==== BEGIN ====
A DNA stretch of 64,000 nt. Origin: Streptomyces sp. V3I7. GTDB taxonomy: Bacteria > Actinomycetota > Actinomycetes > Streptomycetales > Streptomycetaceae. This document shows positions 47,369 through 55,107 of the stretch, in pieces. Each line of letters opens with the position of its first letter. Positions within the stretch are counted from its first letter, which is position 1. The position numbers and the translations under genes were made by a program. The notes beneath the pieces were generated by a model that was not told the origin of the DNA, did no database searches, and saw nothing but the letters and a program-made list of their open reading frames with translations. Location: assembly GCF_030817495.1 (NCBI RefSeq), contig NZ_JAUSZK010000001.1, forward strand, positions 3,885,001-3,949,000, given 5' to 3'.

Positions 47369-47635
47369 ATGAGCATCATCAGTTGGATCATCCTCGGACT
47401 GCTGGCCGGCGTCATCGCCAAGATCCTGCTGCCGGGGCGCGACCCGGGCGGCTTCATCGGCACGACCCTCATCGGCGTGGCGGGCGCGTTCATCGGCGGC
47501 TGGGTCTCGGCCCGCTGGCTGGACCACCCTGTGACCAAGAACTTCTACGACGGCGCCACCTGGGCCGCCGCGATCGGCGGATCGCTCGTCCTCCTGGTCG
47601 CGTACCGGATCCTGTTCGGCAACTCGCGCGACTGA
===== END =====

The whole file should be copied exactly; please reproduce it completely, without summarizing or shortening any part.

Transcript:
A DNA stretch of 64,000 nt. Origin: Streptomyces sp. V3I7. GTDB taxonomy: Bacteria > Actinomycetota > Actinomycetes > Streptomycetales > Streptomycetaceae. This document shows positions 47,369 through 55,107 of the stretch, in pieces. Each line of letters opens with the position of its first letter. Positions within the stretch are counted from its first letter, which is position 1. The position numbers and the translations under genes were made by a program. The notes beneath the pieces were generated by a model that was not told the origin of the DNA, did no database searches, and saw nothing but the letters and a program-made list of their open reading frames with translations. Location: assembly GCF_030817495.1 (NCBI RefSeq), contig NZ_JAUSZK010000001.1, forward strand, positions 3,885,001-3,949,000, given 5' to 3'.

Positions 47369-47635
47369 ATGAGCATCATCAGTTGGATCATCCTCGGACT
47401 GCTGGCCGGCGTCATCGCCAAGATCCTGCTGCCGGGGCGCGACCCGGGCGGCTTCATCGGCACGACCCTCATCGGCGTGGCGGGCGCGTTCATCGGCGGC
47501 TGGGTCTCGGCCCGCTGGCTGGACCACCCTGTGACCAAGAACTTCTACGACGGCGCCACCTGGGCCGCCGCGATCGGCGGATCGCTCGTCCTCCTGGTCG
47601 CGTACCGGATCCTGTTCGGCAACTCGCGCGACTGA